Please help. Possible heat stroke, or sick?

May 29, 2019
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It's been pretty hot here. Nothing intense like I see some people post about, but high 80s with lots of humidity and very little breeze. Our coop/run is shaded and we offer plenty of fresh water and frozen treats, and will mist down the run at peak hours. Thus far they've been fine, albeit with some panting here and there.

Today, however, at the peak of the afternoon heat, we noticed that our 16-week-old ISA brown pullet was hiding at the back of the coop panting pretty dramatically. She did not run to greet us like the rest, even when treats were offered--this is very unlike her. Just a few hours before she was acting fine, eating and drinking and scratching around. We were thinking she could have been suffering from heat stroke.

We were able to mist her down with the hose and even partially submerged her in some water. That seemed to stop the panting. However she has still been acting listless, disinterested, and has just been standing very still, sometimes falling asleep in place. We now have her inside where it is about 74 degrees F. It's been about an hour.

She is still not herself and shows little to no interest in food or water. Here are my questions:
  • Do you think this is heat stroke, even though she's not panting or showing other signs?
  • Does it take a while from them to recover? Or, could she be ill? (Her comb and wattles are very red, but I know that can only capture so much).
  • Is it possible that she's egg bound at only 16 weeks?
Anything else we can do? Their regular water has electrolytes this week due to the heat, but we can't get her to drink since we've noticed her ill.

Here is "Buffy" currently:

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IMG_20190815_154117.jpg
 
May 29, 2019
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***UPDATE*** She now passed this yellow-green water poop. I'm worried if she has cocci I need to get her off Rooster Booster and start her on Corid. Any suggestions? Crop is soft, so she doesn't have much in her.
IMG_20190815_160226.jpg
 
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Thank you for responding. We will try scrambled egg yolk and hopefully she'll eat that. If not, should we syringe her food?

I hesitate to treat her and the whole flock with Corid if I'm not more sure, but I also know time is of the essence with that sort of thing. I feel so sorry for her!

My birds often pass watery poop when it's hot because they drink more water than normal. I not sure that's coccidiosis poop, but you can treat her with Corid if she's still acting really unwell. Maybe feeding her some egg yolk would help, too.
 

Aunt Angus

Crossing the Road
Jul 16, 2018
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Thank you for responding. We will try scrambled egg yolk and hopefully she'll eat that. If not, should we syringe her food?

I hesitate to treat her and the whole flock with Corid if I'm not more sure, but I also know time is of the essence with that sort of thing. I feel so sorry for her!
It won't hurt to treat with Corid. Syringe feeding is difficult imo because there is a danger of aspiration. Hydration is more urgent I think. Is she not eating or drinking at all?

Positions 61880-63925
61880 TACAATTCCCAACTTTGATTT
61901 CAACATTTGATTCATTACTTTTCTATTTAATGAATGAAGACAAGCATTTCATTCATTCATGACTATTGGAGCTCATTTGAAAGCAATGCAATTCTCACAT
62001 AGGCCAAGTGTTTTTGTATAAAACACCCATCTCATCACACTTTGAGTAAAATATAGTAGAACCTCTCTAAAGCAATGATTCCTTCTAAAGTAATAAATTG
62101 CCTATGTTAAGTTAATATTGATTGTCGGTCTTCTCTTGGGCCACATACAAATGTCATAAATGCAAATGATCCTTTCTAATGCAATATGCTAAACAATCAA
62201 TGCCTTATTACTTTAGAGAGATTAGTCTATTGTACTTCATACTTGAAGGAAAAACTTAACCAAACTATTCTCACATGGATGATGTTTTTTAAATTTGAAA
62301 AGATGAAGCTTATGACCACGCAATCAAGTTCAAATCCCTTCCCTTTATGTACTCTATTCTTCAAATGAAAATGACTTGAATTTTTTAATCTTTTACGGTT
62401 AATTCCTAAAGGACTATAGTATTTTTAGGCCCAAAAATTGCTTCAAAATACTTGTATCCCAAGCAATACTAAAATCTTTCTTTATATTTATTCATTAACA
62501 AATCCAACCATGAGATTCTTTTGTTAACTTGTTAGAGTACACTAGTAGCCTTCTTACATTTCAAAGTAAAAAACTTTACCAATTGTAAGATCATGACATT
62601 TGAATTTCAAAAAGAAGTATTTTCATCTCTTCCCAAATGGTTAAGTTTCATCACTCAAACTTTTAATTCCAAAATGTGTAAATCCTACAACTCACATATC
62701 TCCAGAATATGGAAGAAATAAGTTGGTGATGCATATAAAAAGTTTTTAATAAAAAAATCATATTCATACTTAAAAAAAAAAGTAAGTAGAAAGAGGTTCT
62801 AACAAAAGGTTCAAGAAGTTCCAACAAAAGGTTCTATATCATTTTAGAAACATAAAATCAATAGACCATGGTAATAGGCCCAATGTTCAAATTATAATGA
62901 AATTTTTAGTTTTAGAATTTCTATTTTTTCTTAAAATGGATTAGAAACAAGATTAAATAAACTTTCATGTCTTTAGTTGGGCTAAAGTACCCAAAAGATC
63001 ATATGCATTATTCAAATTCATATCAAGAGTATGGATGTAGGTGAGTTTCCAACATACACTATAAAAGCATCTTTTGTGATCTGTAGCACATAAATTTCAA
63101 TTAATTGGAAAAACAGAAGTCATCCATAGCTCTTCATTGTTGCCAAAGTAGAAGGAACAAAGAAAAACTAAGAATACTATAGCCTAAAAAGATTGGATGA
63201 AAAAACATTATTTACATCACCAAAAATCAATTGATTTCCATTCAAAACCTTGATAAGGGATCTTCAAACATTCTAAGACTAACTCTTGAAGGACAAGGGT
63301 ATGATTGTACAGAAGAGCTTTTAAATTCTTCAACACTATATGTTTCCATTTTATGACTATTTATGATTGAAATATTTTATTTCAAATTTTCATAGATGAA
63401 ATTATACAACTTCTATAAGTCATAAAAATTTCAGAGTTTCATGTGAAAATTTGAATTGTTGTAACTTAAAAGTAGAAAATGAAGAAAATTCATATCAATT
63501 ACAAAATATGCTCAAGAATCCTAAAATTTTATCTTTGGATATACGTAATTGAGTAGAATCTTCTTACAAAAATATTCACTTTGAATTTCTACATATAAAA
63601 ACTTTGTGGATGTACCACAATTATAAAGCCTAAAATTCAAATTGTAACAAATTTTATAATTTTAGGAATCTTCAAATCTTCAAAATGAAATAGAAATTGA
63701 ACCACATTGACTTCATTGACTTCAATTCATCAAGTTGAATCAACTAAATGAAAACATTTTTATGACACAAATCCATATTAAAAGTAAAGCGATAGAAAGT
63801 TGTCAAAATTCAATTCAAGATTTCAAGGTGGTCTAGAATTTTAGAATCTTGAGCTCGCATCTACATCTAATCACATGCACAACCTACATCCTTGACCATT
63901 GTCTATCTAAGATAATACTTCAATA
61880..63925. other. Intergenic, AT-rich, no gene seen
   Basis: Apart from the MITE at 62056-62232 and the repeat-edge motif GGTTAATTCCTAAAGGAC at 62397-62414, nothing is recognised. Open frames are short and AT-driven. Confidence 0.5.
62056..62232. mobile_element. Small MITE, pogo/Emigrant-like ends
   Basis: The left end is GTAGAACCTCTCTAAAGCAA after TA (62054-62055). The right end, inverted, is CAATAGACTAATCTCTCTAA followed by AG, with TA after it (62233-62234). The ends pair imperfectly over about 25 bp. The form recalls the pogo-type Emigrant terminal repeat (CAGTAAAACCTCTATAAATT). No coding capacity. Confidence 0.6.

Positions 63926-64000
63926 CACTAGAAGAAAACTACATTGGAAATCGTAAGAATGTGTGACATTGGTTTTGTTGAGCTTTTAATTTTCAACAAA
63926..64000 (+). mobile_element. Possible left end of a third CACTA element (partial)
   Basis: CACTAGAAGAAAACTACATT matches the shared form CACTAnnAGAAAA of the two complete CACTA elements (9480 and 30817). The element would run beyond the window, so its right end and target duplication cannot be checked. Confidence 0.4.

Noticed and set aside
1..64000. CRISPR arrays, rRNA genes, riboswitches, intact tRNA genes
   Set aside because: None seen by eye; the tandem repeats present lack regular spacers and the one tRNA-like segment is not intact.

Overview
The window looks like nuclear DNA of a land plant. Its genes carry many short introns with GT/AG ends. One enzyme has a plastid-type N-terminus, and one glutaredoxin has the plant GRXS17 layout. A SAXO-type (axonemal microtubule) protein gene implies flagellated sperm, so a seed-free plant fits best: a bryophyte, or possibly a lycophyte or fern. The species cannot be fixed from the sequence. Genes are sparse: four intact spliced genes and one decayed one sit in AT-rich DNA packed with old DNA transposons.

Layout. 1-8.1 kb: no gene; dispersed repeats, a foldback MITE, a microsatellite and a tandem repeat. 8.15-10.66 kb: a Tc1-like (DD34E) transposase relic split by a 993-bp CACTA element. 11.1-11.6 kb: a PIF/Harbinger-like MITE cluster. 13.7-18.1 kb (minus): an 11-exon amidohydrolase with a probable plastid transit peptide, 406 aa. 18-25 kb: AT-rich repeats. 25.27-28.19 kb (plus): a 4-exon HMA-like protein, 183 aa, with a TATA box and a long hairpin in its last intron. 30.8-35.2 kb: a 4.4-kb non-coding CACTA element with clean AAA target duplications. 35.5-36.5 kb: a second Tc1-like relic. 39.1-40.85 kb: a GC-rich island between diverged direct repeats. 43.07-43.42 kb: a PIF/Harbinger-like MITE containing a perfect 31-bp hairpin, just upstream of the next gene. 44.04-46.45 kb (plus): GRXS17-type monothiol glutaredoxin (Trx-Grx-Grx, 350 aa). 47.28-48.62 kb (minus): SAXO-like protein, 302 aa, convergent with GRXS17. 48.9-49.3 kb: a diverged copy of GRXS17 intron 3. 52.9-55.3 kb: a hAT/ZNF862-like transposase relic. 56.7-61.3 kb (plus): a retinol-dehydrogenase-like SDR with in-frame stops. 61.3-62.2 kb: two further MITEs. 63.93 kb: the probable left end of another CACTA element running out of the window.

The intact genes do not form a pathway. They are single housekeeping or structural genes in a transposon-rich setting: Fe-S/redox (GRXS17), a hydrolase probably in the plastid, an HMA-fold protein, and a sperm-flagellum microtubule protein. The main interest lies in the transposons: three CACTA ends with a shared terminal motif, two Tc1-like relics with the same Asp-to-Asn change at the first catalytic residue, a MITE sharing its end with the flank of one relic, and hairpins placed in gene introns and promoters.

Honestly, she looks pretty good. Her comb is nice and red and she looks pretty alert. Is her poop still bad? I'm wondering if a little TLC and cooler temps might not help. Unless she's taken a turn for the worse, you might be able to take the "wait and see" approach.
 
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It won't hurt to treat with Corid. Syringe feeding is difficult imo because there is a danger of aspiration. Hydration is more urgent I think. Is she not eating or drinking at all?

Honestly, she looks pretty good. Her comb is nice and red and she looks pretty alert. Is her poop still bad? I'm wondering if a little TLC and cooler temps might not help. Unless she's taken a turn for the worse, you might be able to take the "wait and see" approach.
She hasn't been eating or drinking since we noticed she was "off" and brought her in. Hours earlier she was acting normal and had eaten her treats. She took one small beak full of plain greek yogurt and half-heartedly attempted a few blueberry slices but gave up. We syringed her water.

I talked to a poultry vet and he said at her age cocci is unlikely (though there is a large list of possibilities, including the dreaded Marek's :hit). I'm about to try scrambled eggs now. Fingers crossed.

And, thanks again for your insight--I'm new to this and it means a lot!
 
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Panting can be stress related. Do you know when she last laid an egg?
She is only 16 weeks old so she has not yet laid an egg. Looking online I also see E. coli as a possibility (but it seems very difficult to treat). I know the possibilities are endless, though. That's what's so frustrating.

Do you know of any broad spectrum antibiotics that might be helpful?
 

Aunt Angus

Crossing the Road
Jul 16, 2018
8,448
21,479
932
Nevada County, CA
I am so sorry. The chickies are susceptible to so many ickies. I'd be more hesitant to use antibiotics than Corid without knowing the problem, tbh. This must be so frustrating, and I wish I had answers.

There are other things you might want to rule out. Does her breath smell bad? Is her crop squishy, hard, empty? Might she have worms? Do you see nasal discharge?

If her poop still looks bad, I'd be tempted to just use the Corid because it won't hurt anything.
 

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